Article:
The public will play a role in the future of Greater Vernon’s water utility.
The Greater Vernon Advisory Committee voted Thursday to form a public committee to review information and provide feedback on the master water plan.
“It can create frustration in the public if we stonewall. We need to start the process,” said director Jim Garlick.
The committee could consist of various stakeholders, such as large water users, and possibly individual residents.
“It’s important that with the concerns we are hearing from the public, that they are addressed,” said Juliette Cunningham, chairperson.
GVAC’s handling of the utility, and long-term planning, has generated significant criticism among some residents, particularly since a $70 million borrowing referendum was defeated in November.
Also on Thursday, a decision was made to investigate a communications strategy for the master water plan.
The goal would be to keep residents up-to-date on any actions taken and any changes to the plan.
“We need to draw people in and make them interested,” said Garlick.
A number of possible objectives have been identified, including meeting water quality standards, the community’s ability to manage capital costs, current daily and projected demand by source and classification, maximizing quantity of supply and minimizing the use of treated water by agricultural customers.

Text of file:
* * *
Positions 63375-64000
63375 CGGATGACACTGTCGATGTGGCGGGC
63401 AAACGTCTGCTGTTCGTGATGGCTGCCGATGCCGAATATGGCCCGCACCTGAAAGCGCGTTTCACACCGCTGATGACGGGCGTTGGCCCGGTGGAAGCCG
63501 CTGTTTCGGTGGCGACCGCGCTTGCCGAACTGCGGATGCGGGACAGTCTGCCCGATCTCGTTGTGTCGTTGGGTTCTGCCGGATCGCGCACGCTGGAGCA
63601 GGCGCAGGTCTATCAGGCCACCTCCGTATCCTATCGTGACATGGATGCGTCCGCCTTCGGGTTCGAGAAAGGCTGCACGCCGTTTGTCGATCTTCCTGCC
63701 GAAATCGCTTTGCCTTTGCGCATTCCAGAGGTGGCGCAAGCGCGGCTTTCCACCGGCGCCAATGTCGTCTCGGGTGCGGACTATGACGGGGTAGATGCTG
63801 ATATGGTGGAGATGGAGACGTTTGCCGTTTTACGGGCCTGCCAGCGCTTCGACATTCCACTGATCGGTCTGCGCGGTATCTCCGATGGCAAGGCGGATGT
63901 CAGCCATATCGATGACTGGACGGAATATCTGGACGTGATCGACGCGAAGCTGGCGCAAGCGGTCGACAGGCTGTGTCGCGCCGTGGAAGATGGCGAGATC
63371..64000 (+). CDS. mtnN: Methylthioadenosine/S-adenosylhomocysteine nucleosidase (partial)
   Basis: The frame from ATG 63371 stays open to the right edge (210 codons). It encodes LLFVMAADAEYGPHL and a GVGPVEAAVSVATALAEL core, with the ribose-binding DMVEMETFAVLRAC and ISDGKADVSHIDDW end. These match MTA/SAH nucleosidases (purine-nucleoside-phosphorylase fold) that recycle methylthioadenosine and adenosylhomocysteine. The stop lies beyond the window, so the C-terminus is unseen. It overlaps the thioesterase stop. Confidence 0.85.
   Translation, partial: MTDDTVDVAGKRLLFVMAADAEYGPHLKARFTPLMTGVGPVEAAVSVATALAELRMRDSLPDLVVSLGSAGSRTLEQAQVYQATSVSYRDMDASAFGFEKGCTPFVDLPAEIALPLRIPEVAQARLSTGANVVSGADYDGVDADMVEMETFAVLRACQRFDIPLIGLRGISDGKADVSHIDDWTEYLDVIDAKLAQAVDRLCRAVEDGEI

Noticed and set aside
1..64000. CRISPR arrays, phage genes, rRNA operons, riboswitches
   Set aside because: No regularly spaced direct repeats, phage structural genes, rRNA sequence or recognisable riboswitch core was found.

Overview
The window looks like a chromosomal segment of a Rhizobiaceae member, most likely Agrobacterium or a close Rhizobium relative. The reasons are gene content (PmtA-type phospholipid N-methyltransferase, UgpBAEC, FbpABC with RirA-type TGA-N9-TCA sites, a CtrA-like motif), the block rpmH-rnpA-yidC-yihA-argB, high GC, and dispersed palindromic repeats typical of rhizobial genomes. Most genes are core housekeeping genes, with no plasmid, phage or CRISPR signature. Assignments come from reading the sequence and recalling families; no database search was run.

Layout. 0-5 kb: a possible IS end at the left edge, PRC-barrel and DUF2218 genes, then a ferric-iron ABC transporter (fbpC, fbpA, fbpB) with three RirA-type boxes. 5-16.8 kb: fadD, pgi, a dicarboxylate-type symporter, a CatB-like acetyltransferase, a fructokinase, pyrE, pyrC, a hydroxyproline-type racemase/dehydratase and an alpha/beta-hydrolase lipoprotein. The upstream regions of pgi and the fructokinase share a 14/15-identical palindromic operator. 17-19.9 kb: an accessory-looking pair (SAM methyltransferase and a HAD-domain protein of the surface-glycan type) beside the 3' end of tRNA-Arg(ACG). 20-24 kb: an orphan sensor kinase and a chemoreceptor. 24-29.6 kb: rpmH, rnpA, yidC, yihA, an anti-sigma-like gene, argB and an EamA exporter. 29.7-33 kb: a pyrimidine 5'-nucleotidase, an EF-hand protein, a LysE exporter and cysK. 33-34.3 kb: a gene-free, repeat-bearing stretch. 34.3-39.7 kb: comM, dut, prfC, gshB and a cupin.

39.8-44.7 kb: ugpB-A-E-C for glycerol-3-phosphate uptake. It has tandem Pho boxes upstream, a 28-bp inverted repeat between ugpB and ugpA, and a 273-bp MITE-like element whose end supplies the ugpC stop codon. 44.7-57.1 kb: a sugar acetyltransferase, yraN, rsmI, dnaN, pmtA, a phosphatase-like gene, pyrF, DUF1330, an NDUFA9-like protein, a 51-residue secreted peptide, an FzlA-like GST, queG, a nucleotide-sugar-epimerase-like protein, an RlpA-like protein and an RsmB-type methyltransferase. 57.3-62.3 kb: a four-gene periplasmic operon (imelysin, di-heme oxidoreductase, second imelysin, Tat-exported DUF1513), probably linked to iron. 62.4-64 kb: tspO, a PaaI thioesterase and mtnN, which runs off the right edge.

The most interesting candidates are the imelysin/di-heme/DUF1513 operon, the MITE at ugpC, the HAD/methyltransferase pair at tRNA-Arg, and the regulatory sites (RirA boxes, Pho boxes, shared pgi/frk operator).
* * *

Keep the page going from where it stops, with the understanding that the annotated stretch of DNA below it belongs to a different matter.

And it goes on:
“Yes there is a cost to putting treated water on crops but there’s also a cost to not putting it on crops and that’s separation (of pipes),” said David Sewell, Regional District of North Okanagan chief administrative officer.
Director Gyula Kiss insists one issue is paramount above all others.
“What is the most secure water source at the lowest cost for treatment?” he said.
Kiss wants domestic use to switch from Duteau Creek to Okanagan Lake, but some staff question that concept.
“We have not done any water quality studies on the north end of Okanagan Lake,” said Dale McTaggart, general manager of engineering.